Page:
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At a recent West Volusia Historical Society panel discussion, a senior city planner joined the team behind the restoration of the J.W. Wright Building to explain the importance of preserving some of DeLand’s lesser-known historic gems.

Belinda Williams-Collins, who also serves as DeLand’s historic-preservation coordinator, joined Greater Union Life Center Executive Director Mario Davis and project manager Mark Shuttleworth, owner of Florida Victorian Architectural Antiques, for a discussion in late February at the society’s Conrad Research Center.

The Wright Building, which sits on the corner of West Voorhis and South Clara avenues in DeLand, is in the process of being restored and converted into a nexus for community services and business development in southwestern DeLand.

The project is being spearheaded by the Greater Union Life Center, a charitable arm of Greater Union First Baptist Church, which sits across the street from the Wright Building.

The brick building, built in 1920, once anchored a thriving African American business district. Davis and Shuttleworth explained to the capacity crowd at the Conrad Center how the church acquired the deteriorating building in a 2016 tax-deed sale.

The building may soon anchor a new historic district in southwestern DeLand.

“The primary goal of purchasing the Wright Building initially was just to preserve it. It’s rich and history and ties directly in with our church, which sits directly across the street from the structure,” Davis said. “I must admit … when we first got the building, we won it from a tax deed, and we had no idea what we were getting ourselves into.”

He went on to say that it was only with the encouragement of some high-profile members of the Greater Union flock that the group decided to move forward with the restoration.

“We had esteemed leaders like Ms. Joyce Cusack, who is a member of our church, who was adamant that we move forward with the purchase and revitalization of this building,” Davis said.

“As Mark [Shuttleworth] indicated, several people told us in the beginning that it could not be done, it wouldn’t be recommended to be done, and that we should move forward with creating something very unique, like a parking lot,” he added, to some laughs.

Fast-forward four years, and much work has already been done on the building. The structure was stabilized, and recent grants have enabled the group to install a state-of-the-art membrane roof on the building.

The project received a $20,000 grant from the city’s Downtown Community Redevelopment Agency last December, and a $100,000 grant from the National Trust for Historic Preservation last July.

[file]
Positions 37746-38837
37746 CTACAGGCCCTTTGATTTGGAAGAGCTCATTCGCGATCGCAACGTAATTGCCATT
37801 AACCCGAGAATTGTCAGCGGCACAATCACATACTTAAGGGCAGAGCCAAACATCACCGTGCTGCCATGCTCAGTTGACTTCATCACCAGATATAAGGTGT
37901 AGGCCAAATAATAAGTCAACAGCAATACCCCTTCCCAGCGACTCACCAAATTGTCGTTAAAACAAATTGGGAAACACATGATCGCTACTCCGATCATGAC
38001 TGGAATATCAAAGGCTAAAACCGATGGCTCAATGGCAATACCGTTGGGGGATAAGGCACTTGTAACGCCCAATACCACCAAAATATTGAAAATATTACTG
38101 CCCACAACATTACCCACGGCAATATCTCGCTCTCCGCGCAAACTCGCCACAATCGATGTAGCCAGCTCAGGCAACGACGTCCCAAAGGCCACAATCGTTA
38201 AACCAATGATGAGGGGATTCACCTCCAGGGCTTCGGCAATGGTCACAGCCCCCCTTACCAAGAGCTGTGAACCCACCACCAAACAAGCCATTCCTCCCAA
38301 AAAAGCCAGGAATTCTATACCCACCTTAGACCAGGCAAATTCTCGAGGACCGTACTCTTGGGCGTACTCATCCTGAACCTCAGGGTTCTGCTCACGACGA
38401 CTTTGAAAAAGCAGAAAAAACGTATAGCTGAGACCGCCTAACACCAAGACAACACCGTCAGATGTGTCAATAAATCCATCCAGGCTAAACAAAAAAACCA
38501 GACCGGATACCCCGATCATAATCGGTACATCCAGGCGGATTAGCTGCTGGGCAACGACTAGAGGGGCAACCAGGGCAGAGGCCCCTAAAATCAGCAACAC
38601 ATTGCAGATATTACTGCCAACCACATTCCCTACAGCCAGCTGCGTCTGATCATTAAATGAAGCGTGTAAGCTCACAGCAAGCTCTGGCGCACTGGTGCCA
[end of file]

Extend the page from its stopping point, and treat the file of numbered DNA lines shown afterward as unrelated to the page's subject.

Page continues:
Davis said through the expertise of Shuttleworth and others tapped to work on the project, including architect Jerry Mills and contractor Rick Basso, the group has been able to keep costs down.

“For stabilization, we estimated it to be $500,000, and I think we came in $300,000 shy of that, based on their strategic moves on the building,” he said. “Even for me to go into the building just recently almost brought me to tears, because I remember looking at the building and being in awe of the progress that has been made and how close we are to finishing the building.”

Not all historic-preservation projects are as lucky in getting grants, planner Williams-Collins noted.

“As the historic-preservation coordinator … we get all kinds of applications to do things to historic buildings. … There are ones where property owners come in and ask if we have money available for renovations and things, and sadly, no, we don’t really have any money,” she said. “So … when this one got the award from the National Trust, it was a great day.”

DeLand’s Downtown Community Redevel-opment Agency has a small pot of grant money, usually $20,000, which it parcels out each year, but beyond that, there aren’t many city resources available to restore historic properties.

DeLand currently has four historic districts: its Downtown area, the Stetson campus, the Garden District, and the Northwest Historic District.

Williams-Collins said her experience in learning about the Wright Building’s renovation has led her to look closer at historically black southwest DeLand, and ponder another historic district there.

“We have four historic districts, and I think there’s enough desire to have another district, and at some point I hope we can start to look at establishing another historic district, and including the Wright Building in that,” she said.

Such a move would have to be approved by the DeLand City Commission.

Sometimes, Williams-Collins learns about buildings when demolition permits for structures over 50 years old land on her desk. In one instance last year, she received an application to demolish a home at 327 S. Delaware Ave.

“In talking with Mark, we determined that this was a significant building. It was Dr. [Samuel] Poole’s house, and Dr. Poole was the first black dentist here in DeLand,” she said.

She said upon finding out, the property owner decided to work with city officials and has expressed an interest in saving, rather than demolishing, the historic home.

In all, the plan for the Wright Building includes having the first floor include space for a black history exhibit, as well as offices for nonprofit organizations serving the community.

The second floor would be an incubator of sorts for businesses and nonprofits just getting off the ground.

Greater Union is also setting an ambitious schedule to get the building up and running.

“As the executive director of an organization, you always set aggressive timelines, and you hold those working with you accountable,” Davis said, to some chuckles. “Mark will have that building done by the end of this year.”


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